Whole Farm > Financial > Analysis

How well does your farm business perform?

pdf fileAgDM Newsletter
January 2018

In the late 1990s the swine industry took a tremendous hit. The market was in the tank. At that time, the Iowa Pork Producers Association implemented an educational program to teach pork producers how to analyze and manage their business. The principles learned were fairly simple and not only fit pork operations, but all farm businesses. How efficiently do you convert gross revenues to profits and how are the profits spent?

Efficiently converting gross revenues to profits is key in generating cash flow to provide funds for interest payments, living expenses, debt payments, and growth in the business. Funding these four areas is the key use of profits.

Our calculation for Operating Profit is the same as EBITDA (earnings before interest, income taxes, depreciation and amortization). If you think of your Schedule F, it would be the Net Profit on line 34 plus interest and depreciation. Depreciation is a noncash expense and interest is analyzed as a separate line item.

total revenue or gross profit

To calculate the efficiency of the operation we divide the Operating Profit by the Gross Farm Revenues or VFP (value of farm production), whichever is less. VFP is Gross Farm Revenues minus feed costs, or think of your Schedule F and it would be line 9 minus your feed costs if you have a livestock operation.

operating profit

The higher the percentage, the better the efficiency.

Again, think of your Schedule F

net profit/gross revenues

There can also be other adjustments to income and expenses. If breeding livestock is sold this income needs to be added to the Gross Farm Income. If the farm operation is paying the spouse rent or wages and deducting the health insurance as a business expense, these expenses should be subtracted from the farm expenses. The goal is to evaluate the farm as pure of a farm operation as possible.
An example grain farm operation with $750,000 of Gross Revenues and $487,500 of expenses before interest and depreciation would have an efficiency factor of .35 ($750,000-$487,500/$750,000). For each $1 of Gross Revenue they are converting $.35 to profits. The higher the efficiency the better the operation. Those that are below .25 will struggle to grow the operation and in a depressed farm economy will find it hard to maintain the operation. To properly evaluate the farm business the efficiency should be looked at over a 3- to 5-year period. As with most ratios it is best to look at the trends and not just one year.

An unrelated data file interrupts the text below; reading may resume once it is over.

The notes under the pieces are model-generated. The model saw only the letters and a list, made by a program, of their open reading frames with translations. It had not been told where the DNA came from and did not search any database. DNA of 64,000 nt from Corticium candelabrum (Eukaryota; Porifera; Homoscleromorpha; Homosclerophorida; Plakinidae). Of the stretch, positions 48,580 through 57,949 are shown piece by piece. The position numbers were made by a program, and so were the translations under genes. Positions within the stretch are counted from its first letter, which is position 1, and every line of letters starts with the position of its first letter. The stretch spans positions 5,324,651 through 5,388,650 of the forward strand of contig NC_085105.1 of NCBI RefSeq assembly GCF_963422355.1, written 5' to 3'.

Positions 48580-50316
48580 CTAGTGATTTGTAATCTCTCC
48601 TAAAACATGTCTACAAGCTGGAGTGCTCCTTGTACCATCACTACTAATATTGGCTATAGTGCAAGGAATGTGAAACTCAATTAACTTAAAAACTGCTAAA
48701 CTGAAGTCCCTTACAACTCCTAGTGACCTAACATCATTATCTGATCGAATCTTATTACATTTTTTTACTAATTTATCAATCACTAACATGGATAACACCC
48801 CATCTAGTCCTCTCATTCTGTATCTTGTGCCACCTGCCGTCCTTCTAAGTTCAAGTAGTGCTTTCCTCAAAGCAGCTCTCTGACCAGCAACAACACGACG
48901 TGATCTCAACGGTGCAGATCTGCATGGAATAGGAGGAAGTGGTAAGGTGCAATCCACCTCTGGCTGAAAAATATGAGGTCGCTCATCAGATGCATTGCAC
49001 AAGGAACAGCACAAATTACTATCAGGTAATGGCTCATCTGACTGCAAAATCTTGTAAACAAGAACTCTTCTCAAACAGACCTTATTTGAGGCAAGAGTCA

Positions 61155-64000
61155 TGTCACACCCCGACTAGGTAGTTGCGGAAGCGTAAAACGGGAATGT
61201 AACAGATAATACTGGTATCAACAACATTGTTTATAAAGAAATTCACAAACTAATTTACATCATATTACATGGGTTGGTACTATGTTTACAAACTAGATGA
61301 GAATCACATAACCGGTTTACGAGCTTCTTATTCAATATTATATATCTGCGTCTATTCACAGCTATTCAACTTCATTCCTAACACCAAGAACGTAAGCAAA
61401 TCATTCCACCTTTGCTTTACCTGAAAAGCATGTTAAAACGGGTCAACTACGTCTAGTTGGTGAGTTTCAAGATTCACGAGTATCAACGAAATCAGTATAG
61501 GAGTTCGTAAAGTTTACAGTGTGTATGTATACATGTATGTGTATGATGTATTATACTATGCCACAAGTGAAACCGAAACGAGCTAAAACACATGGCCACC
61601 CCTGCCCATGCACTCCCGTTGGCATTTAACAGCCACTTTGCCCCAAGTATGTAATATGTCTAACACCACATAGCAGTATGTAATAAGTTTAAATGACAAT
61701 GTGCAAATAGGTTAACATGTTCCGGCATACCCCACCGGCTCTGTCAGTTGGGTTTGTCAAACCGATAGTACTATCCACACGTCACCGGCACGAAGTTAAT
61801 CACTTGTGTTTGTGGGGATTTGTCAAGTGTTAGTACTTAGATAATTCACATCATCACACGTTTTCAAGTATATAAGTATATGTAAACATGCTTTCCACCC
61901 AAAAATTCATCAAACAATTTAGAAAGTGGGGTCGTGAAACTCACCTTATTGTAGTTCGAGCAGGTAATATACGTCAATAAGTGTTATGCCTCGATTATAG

Once the Operating Profit (EBITDA) is calculated, the next step is to determine how the profits were used. Keep in mind, there are only four uses of the profits; interest, living expenses, debt payments and growth. What percentage of the profits were used to service these four areas? A rule of thumb is that no more than 60 percent of the Operating Profits should be used to service interest and living expenses. This leaves 40 percent to service debt and grow the business.

The example above has $262,500 ($750,000-$487,500) of Operating Profit. Sixty percent of $262,500 is $157,500. This would be the maximum amount that the farm should spend for interest and living expense. If the farm is contributing $80,000 towards living expenses, this leaves $77,500 that could be spent for interest. This also leaves $105,000 ($262,500-$157,500) or 40 percent of $262,500 for debt payments and/or growth. If you start exceeding the 60 percent rule, you have less to service debt and growth. In low profit years, growth may have to be sacrificed in order to service debt. Keeping below 60 percent for interest and living expenses allows more for debt service and growth.

Once you know the efficiency of your business and the percentages spent for interest, living, debt payments, and growth, you can start to manage your business and make adjustments. If efficiency is low, you might need to dig deeper into your operation and evaluate enterprises separately to identify problems.

Also, you can work backwards once you know your numbers. For example, if the farm is contributing $70,000 towards living expenses and your efficiency factor is 25 percent, how much Gross Revenue does the operation need? If you want the living expenses to be no more than 30 percent of profits, then you need $233,333 ($70,000/.30) of Operating Profit. If you are 25 percent efficient then you need $933,333 ($233,333/.25) of Gross Revenue. If generating this amount of Gross Revenue is not possible, then is there a way to increase the efficiency? At 34 percent efficiency you would only need $686,273 ($233,333/.34) of Gross Revenue. As you can see, the efficiency of the operation can have a tremendous effect on the funds available not only for living expenses, but also interest, debt payments, and growth.

A new Decision Tool has been developed to assist with these calculations. The Farm Financial Performance Analysis Decision Tool allows you to enter information from a Schedule F for up to five years and calculate multiple financial ratios to determine the financial health of a farm operation.

If you feel your farm operation is not operating efficiently, the ISU Extension and Outreach Farm Financial Associates are available for one-on-one financial counseling. See the Farm Financial Planning Program website for more information on the Farm Financial Planning Program or connect with your Farm Management Specialist.

 

Charles Brown, farm management specialist, 641-673-5841, crbrown@iastate.edu